A pure market economy is a theoretic free market system in which the government takes a completely neutral role. Its regulation of economic activities through laws does not limit, interfere with, or promote any party in the market, that is, laisses faire. As such, the individuals in the market, rather than the government, are the main decision makers and direct all activities. Additionally, these market players are not influenced by other parties such as industry regulators who have vested economic interests in the market. Such an economic system is, however, an extreme form and is not representative of actual developed markets despite concerted efforts to achieve such a state. On the other hand, a centrally planned economy is the exact opposite of a pure market. This economic system is exclusively managed by through government bureaucracy (Pettinger, 2016). The development of such a system depends on the administrative directives formulated by the government. Economic plans are strongly entwined with the will of the political class, often characteristic of socialist governments. Such a system requires obedience and discipline of citizens to the state, making them completely dependent on the government especially for goods and services.
Theory and Discussion
Pure Market Economy
As theoretical extremes, pure market economies only exist on paper. Economies produce goods and services depending on the wants and needs of individuals. As such, even pure economies deal, hypothetically, with the questions of how best to utilize the scarce resources to produce the most desired goods and services. Groups of individuals in the market determine who will use resources to produce goods and services. This is imperative since the government sets no employment or antidiscrimination laws (Moyher, 2017). Further, these same individuals decide the most satisfying goods and services to produce, at what quantity, and at what rate. No antimonopoly or antitrust restrictions are imposed on these activities nor does the government subsidize and production. These include laws criminalizing child labour, production of unsafe goods, or emission of toxic waste. Once goods are services are produced, their exchange is undertaken voluntarily. Buyers seek the lowest price while sellers seek the highest price (AmosWEB, 2018). Therefore, the highest bidders determine the equilibrium prices of goods and services. This exchange of goods and services is not subject to any form of taxes or legal restrictions such as minimum age limitations for accessing certain products. In terms of international trade, the government does not facilitate or restrict movement of goods in any way. Low or no tariffs or quotas are imposed on imports and exports so local markets are not protected from dumping. International trade primarily takes place between individuals who own capital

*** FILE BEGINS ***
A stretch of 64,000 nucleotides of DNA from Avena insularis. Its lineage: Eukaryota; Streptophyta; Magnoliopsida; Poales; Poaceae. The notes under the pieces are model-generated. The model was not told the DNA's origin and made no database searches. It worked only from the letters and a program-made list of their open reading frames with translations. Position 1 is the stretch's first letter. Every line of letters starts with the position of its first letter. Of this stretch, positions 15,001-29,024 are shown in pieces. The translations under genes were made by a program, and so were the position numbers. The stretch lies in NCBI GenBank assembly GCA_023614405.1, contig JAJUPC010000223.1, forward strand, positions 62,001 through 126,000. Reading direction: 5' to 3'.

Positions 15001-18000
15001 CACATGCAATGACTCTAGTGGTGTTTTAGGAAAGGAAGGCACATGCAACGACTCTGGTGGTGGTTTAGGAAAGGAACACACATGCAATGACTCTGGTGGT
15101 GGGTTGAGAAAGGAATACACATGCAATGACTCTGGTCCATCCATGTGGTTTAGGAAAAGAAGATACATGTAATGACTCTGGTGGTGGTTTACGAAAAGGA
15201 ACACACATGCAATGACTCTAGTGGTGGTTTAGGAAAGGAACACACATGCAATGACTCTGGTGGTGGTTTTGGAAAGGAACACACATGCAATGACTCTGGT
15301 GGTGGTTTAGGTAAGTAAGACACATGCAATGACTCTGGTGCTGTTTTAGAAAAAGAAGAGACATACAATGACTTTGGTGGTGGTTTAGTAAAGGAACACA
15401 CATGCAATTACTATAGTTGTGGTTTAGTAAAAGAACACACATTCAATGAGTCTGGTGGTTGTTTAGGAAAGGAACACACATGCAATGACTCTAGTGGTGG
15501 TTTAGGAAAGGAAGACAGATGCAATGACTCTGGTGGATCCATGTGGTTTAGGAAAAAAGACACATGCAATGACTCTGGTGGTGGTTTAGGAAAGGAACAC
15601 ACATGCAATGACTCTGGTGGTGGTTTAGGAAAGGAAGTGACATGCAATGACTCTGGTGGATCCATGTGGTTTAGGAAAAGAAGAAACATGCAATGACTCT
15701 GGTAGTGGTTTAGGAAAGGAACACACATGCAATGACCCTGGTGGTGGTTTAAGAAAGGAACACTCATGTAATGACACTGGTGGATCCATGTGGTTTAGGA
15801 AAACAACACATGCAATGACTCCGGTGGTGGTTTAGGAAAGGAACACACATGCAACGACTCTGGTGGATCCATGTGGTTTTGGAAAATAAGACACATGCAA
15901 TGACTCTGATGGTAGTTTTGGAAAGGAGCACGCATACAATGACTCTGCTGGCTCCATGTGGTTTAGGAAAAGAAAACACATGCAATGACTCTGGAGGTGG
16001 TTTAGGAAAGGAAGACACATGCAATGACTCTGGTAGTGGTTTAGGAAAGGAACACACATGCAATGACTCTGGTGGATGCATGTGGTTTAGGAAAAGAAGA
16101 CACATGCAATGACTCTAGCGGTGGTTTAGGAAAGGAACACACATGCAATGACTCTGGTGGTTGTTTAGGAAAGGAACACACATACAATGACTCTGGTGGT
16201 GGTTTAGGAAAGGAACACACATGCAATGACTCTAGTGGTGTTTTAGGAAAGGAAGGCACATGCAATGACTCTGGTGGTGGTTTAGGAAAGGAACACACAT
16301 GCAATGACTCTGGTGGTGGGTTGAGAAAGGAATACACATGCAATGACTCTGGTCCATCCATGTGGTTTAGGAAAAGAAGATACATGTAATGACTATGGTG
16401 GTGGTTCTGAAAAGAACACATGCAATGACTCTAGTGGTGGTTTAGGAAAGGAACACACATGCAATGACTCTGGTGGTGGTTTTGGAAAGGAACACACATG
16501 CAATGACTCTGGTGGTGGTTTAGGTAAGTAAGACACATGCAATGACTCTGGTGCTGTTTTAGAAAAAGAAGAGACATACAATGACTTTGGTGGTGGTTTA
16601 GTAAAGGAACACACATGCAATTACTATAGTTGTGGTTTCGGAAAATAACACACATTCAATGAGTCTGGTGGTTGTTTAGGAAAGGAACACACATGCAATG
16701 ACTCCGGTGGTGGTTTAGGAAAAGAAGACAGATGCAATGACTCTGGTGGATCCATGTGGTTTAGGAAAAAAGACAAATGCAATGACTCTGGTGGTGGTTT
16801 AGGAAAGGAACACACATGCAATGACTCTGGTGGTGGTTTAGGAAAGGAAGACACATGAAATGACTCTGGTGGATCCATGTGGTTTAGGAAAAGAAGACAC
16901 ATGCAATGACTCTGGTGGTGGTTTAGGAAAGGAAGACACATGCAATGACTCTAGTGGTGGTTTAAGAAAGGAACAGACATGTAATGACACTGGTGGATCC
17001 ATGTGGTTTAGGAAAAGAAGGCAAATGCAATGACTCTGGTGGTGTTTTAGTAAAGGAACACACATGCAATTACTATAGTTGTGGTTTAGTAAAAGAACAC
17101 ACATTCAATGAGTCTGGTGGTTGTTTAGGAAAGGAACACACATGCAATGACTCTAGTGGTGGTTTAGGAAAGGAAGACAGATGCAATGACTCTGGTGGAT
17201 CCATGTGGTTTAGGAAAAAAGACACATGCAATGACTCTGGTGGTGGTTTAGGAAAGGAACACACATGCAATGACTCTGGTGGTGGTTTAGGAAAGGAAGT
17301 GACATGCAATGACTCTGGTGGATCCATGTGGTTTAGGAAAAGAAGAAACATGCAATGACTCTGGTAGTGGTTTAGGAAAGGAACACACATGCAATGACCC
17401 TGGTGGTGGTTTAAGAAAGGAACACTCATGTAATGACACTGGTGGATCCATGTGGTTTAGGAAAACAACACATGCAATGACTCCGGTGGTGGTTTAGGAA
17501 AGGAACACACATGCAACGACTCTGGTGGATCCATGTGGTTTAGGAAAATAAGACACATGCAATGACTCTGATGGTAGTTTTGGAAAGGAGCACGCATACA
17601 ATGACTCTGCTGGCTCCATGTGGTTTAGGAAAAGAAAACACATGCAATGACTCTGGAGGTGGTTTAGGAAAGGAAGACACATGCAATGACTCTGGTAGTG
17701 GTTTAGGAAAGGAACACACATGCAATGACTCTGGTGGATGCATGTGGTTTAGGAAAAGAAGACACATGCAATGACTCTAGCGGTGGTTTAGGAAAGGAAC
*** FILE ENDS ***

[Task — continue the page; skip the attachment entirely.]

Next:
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Centrally Planned Economy
This system of economy is also called a pure command economy. The government controls, owns, or directs the majority of resource allocation decisions as guided by a single plan. In dealing with scarcity and decisions for productions of goods and services, the predetermined plan is laid out in extensive detail on how to allocate every input factor, all intermediate goods, job specifications, labour, and even output. Theoretically, such allocation of every resource is well thought out and executed to avoid the possible problems of allocating precious resources in free markets. This may achieve efficiency at micro levels at is helps distribute scarce resources imperatively.
Price allocation is the responsibility of the government in planned economies. Prices of commodities are set and maintained through price interventions. Governments intervene in commodity pricing by setting minimum administrative prices below which market prices cannot fall (OECD, 2001). Additionally, maximum price levels are set in the same way to prevent spikes. Lastly, planned economies are protected through restrictive international trade laws to carefully regulate outflow of capital though import quotas and tariffs.

    References
  • AmosWEB (2018). Pure Market Economy. Available at: http://www.amosweb.com/cgi-bin/awb_nav.pl?s=wpd&c=dsp&k=pure+market+economy
  • Moyher, A. (2017). What is a pure market system of economics? Available at: https://bizfluent.com/facts-7383482-pure-market-system-economics-.html
  • OECD (2001). OECD glossary of statistical terms—Intervention purchase definition. Available at: https://stats.oecd.org/glossary/detail.asp?ID=1411
  • Pettinger, T. (2016). Central planned economy. Available at: https://www.economicshelp.org/blog/glossary/central-planning/